About kidney stone
Kidney stones are mineral and/or salt deposits that form in the kidneys, harden, and grow over time. They are also referred to as nephrolithiasis or urolithiasis. Kidney stones are a common problem—the National Health and Nutrition Examination Survey estimated that 19 percent of male patients and 9 percent of female patients will have experienced a kidney stone by 70 years of age. As such, studies have shown that the prevalence of kidney stones is approximately twice as high in male patients relative to female patients.
Kidney stones are often painful when they pass through the urinary tract. Therefore, it is important to prevent their occurrence, especially if you have already experienced a kidney stone and its often-inconvenient associated symptoms. If you have a kidney stone, your physician may recommend that you strain your urine and save the stone to analyze and determine its composition. There are many different types of stones (ex. Calcium oxalate, calcium phosphate, uric acid, etc.), and avoiding foods that are high in the mineral(s) of interest may help prevent future stones. Your physician may also perform bloodwork, imaging tests, and a 24-hour urine collection, especially if an underlying medical condition responsible for stone occurrence is suspected.
How to prevent kidney stone?
1. Drink lots of water:
3. Increase fruit and vegetable intake:
4. Inform your physician:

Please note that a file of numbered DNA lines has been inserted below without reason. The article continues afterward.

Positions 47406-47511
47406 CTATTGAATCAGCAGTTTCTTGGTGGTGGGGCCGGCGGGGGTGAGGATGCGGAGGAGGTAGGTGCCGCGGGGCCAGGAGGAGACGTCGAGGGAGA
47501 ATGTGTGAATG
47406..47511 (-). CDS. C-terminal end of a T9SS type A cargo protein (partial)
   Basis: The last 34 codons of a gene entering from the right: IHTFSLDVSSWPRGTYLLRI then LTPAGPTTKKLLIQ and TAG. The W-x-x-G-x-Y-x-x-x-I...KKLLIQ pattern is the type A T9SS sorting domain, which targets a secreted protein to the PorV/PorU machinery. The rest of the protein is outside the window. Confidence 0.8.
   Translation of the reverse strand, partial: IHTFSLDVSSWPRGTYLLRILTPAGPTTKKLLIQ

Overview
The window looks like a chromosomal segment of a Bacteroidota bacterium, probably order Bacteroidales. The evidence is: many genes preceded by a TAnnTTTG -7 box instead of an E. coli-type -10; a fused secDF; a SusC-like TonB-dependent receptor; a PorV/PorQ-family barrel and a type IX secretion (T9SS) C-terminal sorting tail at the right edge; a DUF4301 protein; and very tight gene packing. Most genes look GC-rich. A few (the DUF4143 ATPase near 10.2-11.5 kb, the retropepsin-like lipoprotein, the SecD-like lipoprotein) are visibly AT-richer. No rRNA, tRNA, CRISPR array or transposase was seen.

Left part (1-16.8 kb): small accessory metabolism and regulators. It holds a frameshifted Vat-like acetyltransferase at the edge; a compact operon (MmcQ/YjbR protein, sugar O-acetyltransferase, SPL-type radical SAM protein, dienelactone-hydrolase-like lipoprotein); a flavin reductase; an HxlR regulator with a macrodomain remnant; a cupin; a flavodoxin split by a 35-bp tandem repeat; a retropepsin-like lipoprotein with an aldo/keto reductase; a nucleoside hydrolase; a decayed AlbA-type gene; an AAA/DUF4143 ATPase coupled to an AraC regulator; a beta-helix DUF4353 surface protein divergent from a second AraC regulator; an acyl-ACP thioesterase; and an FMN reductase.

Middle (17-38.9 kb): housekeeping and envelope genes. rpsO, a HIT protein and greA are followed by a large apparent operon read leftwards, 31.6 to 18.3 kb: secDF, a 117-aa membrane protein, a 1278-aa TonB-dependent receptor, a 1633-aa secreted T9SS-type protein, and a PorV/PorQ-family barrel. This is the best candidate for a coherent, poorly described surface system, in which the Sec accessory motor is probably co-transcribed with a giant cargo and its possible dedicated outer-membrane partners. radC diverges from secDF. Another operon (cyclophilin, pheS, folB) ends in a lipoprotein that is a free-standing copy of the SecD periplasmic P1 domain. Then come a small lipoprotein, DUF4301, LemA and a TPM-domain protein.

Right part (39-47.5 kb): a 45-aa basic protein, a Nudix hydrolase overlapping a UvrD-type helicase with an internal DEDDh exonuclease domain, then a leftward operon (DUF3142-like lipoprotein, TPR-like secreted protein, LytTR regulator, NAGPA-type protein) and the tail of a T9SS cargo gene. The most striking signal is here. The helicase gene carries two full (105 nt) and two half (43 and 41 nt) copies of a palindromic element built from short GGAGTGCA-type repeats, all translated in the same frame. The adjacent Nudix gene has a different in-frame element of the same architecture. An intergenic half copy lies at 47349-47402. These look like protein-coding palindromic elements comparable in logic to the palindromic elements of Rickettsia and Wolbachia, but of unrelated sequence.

Apart from these, other non-modifiable risk factors for kidney stones include family history and genetic susceptibility, as well as certain environmental and occupational factors such as warmer climate and geography.
Borghi L et al. (1996) Urinary volume, water and recurrences in idiopathic calcium nephrolithiasis: a 5-year randomized prospective study. J Urol 155(3):839-43.
Brikowski TH, Lotan Y, Pearle MS (2008) Climate-related increase in the prevalence of urolithiasis in the United States. Proc Natl Acad Sci USA 105(28):9841-6.
Ferraro et al. (2013) Soda and other beverages and the risk of kidney stones. Clin J Am Soc Nephrol 8(8):1389-95.
Fontenelle LF, Sarti TD. (2019) Kidney stones: Treatment and prevention. Am Fam Physician 99(8):490-6.
Khan SR et al. (2016) Kidney stones. Nat Rev Dis Primers 2:16008.
Meschi T et al. (2004) The effect of fruits and vegetables on urinary stone risk factors. Kidney Int 66(6):2402-10.
Muldowney FP, Freaney R, Moloney MF. (1982) Importance of dietary sodium in the hypercalciuria syndrome. Kidney Int 22(3):292-6.
Soucie JM et al (1996) Relation between geographic variability in kidney stones prevalence and risk factors for stones. Am J Epidemiol 143(5):487-95.
Struggling with Kidney Diseases?
Join Now and schedule your first 60 minutes appointment.